Overview of the MLA Clincial and Professional Skills Assessment (CPSA)
Unlike the AKT part of the MLA, the Clinical and Professional Assessment (CPSA) will be set locally, by medical schools, but must conform to rigorous standards set by the GMC.
The CPSA is a performance based assessment, the format of which the university can choose (e.g. Objective Structured Clinical Examination (OSCE); Objective Structured Long Examination Record (OSLER); Practical Assessment
of Clinical Examination Skills (PACES)).
The CPSA is usually formed into a circuit of stations, in which students are examined across a variety of clinical materials. Each student is allocated a starting station and then rotates to the next after the pre-determined length of time has elapsed marked by a suitable signal (often ringing of a bell). Each time you rotate to the next station you get 1 or 2 minutes to read the brief for the next task before the bell is rung again and you enters the next station to start the next task. Each station will usually last 8 minutes and students are expected to perform at the level of a foundation doctor.
The examination could include any of the clinical material that you have covered in the preceding years. Stations are carefully selected to sample across the range of the curriculum. The CPSA is designed to ensure a fair and reliable assessment of student ability by ensuring each candidate is exposed to a broad range of stations, and with a range of examiners
Tips and tricks – Preparation
Preparing for the CPSA/OSCE
- Spend time looking into how you revise best. If you are someone who needs cribs sheets and repetition don’t underestimate the time this takes.
- Review current CPSA advice – this is a new way the GMC is assessing medical students fitness to practice and more information is sure to be released as the exam gets closer.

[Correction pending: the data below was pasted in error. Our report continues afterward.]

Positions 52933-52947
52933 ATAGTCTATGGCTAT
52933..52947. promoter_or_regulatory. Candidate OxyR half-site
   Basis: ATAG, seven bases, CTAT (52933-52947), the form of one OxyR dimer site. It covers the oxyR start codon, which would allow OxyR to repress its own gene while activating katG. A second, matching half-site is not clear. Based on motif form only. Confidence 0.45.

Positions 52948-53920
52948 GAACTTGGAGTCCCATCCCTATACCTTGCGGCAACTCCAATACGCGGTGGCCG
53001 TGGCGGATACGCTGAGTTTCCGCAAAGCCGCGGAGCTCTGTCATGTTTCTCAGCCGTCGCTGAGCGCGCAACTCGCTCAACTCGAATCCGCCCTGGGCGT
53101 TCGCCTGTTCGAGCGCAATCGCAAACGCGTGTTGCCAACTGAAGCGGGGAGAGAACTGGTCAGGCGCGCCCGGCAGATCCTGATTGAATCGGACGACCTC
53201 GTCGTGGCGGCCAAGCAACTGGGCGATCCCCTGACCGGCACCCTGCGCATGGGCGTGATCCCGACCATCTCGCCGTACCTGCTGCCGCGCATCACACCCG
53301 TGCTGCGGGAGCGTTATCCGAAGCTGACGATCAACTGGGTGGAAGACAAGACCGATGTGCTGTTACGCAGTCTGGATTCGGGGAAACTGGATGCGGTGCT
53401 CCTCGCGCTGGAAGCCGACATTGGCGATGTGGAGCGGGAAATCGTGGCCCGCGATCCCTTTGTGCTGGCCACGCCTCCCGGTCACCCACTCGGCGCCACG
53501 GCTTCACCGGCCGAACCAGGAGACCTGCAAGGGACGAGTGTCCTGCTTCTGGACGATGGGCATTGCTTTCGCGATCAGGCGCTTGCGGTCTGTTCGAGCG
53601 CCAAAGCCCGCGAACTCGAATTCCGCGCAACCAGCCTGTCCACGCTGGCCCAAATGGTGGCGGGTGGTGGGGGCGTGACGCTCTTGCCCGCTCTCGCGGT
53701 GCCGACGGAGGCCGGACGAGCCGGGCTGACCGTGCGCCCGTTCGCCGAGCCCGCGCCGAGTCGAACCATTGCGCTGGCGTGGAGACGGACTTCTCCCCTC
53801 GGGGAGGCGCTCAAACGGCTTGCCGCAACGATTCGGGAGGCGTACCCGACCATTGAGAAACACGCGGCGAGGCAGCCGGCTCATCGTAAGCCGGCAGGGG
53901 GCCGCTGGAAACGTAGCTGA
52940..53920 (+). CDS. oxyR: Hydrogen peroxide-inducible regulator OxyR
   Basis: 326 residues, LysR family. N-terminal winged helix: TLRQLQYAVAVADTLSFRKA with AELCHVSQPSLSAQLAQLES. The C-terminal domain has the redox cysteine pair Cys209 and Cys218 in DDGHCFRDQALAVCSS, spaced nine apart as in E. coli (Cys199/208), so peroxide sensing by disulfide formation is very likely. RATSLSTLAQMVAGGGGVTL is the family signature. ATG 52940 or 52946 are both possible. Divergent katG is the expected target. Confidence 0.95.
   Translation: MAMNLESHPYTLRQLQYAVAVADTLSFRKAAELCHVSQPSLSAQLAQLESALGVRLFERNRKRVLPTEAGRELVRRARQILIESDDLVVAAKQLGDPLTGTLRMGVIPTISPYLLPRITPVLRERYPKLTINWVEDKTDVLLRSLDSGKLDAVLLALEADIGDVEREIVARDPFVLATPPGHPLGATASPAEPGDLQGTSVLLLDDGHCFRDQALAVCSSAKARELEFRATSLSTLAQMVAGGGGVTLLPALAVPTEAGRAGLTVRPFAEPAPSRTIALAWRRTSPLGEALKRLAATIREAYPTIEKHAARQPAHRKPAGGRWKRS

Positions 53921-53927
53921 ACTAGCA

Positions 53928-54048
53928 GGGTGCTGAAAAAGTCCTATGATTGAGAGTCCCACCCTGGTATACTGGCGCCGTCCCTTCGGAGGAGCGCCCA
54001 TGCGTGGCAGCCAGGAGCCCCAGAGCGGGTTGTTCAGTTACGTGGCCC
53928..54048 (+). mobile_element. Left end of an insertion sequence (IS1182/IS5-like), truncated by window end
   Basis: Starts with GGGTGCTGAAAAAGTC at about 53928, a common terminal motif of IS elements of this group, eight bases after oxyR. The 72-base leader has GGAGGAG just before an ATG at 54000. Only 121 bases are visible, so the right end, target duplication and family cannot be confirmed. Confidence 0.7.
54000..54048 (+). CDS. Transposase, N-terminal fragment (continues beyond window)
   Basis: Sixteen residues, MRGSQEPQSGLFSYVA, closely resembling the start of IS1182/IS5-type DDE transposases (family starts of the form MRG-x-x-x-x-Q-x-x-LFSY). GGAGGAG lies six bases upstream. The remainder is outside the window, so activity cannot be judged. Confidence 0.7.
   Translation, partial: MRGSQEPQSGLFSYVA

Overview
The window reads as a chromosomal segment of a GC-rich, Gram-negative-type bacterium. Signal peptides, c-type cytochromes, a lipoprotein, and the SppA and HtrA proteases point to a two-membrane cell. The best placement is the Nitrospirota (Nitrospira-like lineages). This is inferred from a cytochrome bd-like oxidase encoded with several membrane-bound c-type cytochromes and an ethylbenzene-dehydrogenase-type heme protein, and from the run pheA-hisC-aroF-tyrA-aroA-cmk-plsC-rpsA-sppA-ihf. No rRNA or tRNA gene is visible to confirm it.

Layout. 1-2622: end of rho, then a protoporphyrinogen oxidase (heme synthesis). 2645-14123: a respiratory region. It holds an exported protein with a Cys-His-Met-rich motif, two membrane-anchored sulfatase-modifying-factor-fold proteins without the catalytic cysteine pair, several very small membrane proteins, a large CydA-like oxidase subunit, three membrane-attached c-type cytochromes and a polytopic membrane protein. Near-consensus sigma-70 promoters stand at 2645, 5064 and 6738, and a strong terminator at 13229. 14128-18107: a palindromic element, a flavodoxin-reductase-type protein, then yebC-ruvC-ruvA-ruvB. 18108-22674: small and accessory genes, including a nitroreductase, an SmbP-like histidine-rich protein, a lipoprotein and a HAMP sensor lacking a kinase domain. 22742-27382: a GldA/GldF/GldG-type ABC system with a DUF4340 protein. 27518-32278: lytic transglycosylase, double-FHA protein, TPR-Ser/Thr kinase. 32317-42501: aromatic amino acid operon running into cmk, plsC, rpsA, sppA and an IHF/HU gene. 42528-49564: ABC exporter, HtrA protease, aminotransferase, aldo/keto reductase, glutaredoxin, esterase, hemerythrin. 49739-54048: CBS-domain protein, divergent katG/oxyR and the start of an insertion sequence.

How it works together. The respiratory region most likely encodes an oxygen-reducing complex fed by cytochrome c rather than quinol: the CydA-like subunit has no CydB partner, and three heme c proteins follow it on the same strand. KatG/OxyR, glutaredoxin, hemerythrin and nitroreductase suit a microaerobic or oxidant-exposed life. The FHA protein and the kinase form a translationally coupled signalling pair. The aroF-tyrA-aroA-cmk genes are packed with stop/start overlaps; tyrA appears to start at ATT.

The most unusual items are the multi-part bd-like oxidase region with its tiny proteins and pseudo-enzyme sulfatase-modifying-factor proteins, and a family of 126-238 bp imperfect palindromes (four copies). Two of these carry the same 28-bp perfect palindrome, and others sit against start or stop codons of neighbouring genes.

- Buddy up with colleagues who are reliable and you don’t mind looking silly in front of.
- Get hold of old mark sheets if you can, buy a book and/or go on a course.
- Use the experience of examiners and recently graduated students in your hospital. Ask them to do practice OSCEs. You may need to ask more than once (don’t give in!)
- Think about writing your own OSCEs as you revise. What would you expect to be asked?
- A lot of marks can be obtained from a good opening and closure. Developing a standard ‘patter’ will help you maximise those easy to get marks.
- Practise, practise, practise. Time keeping is something people often fall down on.
This is generic advice, but of course check at your own medical school. Don’t assume it’ll be the same as your previous exams.
You’re likely to need to formally register (acceptable form of ID needed – typically passport or driving licence)
- Candidates are placed outside their first station
- A bell will ring informing you of the start of your reading time
- Another bell will ring signalling the start of the station
- Depending on the scenario the examiner may ask you to present your findings or say nothing with the ending of the station being signalled by another bell.
- You will then be directed onto each further station until the exam is complete.
- Each station will have a description of the scenario and what will be expected.
- The allocation of marks may be displayed as a pie chart – this is helps you plan your time for how long you will spend on each part of the OSCE – history yaking vs examinaion for example.
- Read the scenario/pie chart carefully AND answer what it asks, not what you want it to ask.
Tips and tricks – Exam Day
- Plan how you are getting there, ensure that you have plenty of time and the correct identification.
- If you feel lost, stop, you can always ask for or say you want to look at the candidate briefing.
- Remember there are no sudden death stations. If one doesn’t go well try to put a line under the sand, easier said than done I know!
- Remember that the examiners want you to pass. There are no ‘trick questions’. The absolute aim of the exam is to be a f
- Eat and drink
- Toilet break
- Suitable clothing (scrubs)